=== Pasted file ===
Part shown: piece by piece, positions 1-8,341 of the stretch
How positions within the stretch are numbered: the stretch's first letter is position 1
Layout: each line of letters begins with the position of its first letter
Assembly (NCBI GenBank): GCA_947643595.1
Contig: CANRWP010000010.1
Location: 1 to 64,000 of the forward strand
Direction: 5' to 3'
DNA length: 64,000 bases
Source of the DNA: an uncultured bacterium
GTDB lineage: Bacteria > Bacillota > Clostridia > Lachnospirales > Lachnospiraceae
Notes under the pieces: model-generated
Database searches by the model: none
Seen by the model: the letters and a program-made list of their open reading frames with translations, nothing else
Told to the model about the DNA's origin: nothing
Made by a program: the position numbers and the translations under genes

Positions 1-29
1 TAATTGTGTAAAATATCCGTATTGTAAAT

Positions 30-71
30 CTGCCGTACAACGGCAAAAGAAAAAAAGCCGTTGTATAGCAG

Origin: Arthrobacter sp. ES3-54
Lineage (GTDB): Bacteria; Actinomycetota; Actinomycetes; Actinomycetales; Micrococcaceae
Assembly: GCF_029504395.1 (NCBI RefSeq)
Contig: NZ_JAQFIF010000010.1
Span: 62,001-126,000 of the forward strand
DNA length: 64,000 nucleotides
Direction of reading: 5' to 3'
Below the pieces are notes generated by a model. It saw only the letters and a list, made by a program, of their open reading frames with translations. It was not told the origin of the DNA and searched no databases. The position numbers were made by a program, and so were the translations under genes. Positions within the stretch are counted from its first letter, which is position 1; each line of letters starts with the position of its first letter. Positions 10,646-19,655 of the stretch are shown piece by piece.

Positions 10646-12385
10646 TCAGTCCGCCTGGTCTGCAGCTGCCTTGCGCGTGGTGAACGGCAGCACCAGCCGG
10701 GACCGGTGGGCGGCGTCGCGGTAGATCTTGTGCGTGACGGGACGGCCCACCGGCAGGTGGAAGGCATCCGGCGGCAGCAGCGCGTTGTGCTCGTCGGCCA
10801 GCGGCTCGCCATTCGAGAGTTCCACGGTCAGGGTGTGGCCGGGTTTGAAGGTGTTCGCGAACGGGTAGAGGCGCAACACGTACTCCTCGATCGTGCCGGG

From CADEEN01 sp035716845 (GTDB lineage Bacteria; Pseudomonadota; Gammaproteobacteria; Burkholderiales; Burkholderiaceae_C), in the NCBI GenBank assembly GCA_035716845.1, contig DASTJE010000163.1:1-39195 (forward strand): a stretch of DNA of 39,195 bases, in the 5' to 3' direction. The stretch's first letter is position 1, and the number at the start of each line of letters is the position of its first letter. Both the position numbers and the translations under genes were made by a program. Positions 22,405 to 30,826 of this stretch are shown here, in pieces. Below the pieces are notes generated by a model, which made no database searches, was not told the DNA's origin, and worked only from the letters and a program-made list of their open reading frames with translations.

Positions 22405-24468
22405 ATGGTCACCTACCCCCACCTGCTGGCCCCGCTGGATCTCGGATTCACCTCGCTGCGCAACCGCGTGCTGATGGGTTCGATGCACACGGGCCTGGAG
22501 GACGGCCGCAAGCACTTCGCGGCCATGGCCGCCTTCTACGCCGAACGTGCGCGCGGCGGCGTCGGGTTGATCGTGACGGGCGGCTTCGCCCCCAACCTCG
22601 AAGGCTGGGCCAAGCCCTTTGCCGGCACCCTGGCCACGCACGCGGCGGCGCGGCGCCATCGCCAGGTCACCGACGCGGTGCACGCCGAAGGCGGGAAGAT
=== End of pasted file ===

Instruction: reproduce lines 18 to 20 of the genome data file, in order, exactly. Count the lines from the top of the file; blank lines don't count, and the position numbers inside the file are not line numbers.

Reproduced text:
Positions 30-71
30 CTGCCGTACAACGGCAAAAGAAAAAAAGCCGTTGTATAGCAG

Origin: Arthrobacter sp. ES3-54